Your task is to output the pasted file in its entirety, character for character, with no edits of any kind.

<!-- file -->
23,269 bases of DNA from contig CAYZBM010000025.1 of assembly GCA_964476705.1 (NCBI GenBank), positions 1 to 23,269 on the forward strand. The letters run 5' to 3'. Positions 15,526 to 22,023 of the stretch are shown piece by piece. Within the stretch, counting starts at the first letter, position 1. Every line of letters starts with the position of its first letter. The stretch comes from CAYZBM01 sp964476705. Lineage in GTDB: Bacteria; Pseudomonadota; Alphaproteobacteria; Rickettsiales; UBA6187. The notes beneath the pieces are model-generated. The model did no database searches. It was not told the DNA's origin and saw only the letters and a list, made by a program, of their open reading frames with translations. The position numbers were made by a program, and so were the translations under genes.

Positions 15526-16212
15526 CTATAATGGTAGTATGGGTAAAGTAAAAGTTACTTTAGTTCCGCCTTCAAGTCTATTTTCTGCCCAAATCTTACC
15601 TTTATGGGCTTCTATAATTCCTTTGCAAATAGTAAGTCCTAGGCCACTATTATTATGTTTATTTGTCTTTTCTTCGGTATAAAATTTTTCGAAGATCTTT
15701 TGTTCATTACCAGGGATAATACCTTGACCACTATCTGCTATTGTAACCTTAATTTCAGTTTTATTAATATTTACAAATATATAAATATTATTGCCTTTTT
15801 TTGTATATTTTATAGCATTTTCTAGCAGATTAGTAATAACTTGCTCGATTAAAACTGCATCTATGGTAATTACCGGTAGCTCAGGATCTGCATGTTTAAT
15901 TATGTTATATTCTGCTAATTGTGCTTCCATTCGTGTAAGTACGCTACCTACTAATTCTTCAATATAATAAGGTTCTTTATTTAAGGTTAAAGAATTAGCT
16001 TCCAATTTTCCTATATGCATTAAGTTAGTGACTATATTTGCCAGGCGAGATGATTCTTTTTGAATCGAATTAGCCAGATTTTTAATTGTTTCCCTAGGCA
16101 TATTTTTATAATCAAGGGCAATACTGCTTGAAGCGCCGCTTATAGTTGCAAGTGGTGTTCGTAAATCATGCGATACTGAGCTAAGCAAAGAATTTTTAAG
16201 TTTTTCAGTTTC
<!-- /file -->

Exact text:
23,269 bases of DNA from contig CAYZBM010000025.1 of assembly GCA_964476705.1 (NCBI GenBank), positions 1 to 23,269 on the forward strand. The letters run 5' to 3'. Positions 15,526 to 22,023 of the stretch are shown piece by piece. Within the stretch, counting starts at the first letter, position 1. Every line of letters starts with the position of its first letter. The stretch comes from CAYZBM01 sp964476705. Lineage in GTDB: Bacteria; Pseudomonadota; Alphaproteobacteria; Rickettsiales; UBA6187. The notes beneath the pieces are model-generated. The model did no database searches. It was not told the DNA's origin and saw only the letters and a list, made by a program, of their open reading frames with translations. The position numbers were made by a program, and so were the translations under genes.

Positions 15526-16212
15526 CTATAATGGTAGTATGGGTAAAGTAAAAGTTACTTTAGTTCCGCCTTCAAGTCTATTTTCTGCCCAAATCTTACC
15601 TTTATGGGCTTCTATAATTCCTTTGCAAATAGTAAGTCCTAGGCCACTATTATTATGTTTATTTGTCTTTTCTTCGGTATAAAATTTTTCGAAGATCTTT
15701 TGTTCATTACCAGGGATAATACCTTGACCACTATCTGCTATTGTAACCTTAATTTCAGTTTTATTAATATTTACAAATATATAAATATTATTGCCTTTTT
15801 TTGTATATTTTATAGCATTTTCTAGCAGATTAGTAATAACTTGCTCGATTAAAACTGCATCTATGGTAATTACCGGTAGCTCAGGATCTGCATGTTTAAT
15901 TATGTTATATTCTGCTAATTGTGCTTCCATTCGTGTAAGTACGCTACCTACTAATTCTTCAATATAATAAGGTTCTTTATTTAAGGTTAAAGAATTAGCT
16001 TCCAATTTTCCTATATGCATTAAGTTAGTGACTATATTTGCCAGGCGAGATGATTCTTTTTGAATCGAATTAGCCAGATTTTTAATTGTTTCCCTAGGCA
16101 TATTTTTATAATCAAGGGCAATACTGCTTGAAGCGCCGCTTATAGTTGCAAGTGGTGTTCGTAAATCATGCGATACTGAGCTAAGCAAAGAATTTTTAAG
16201 TTTTTCAGTTTC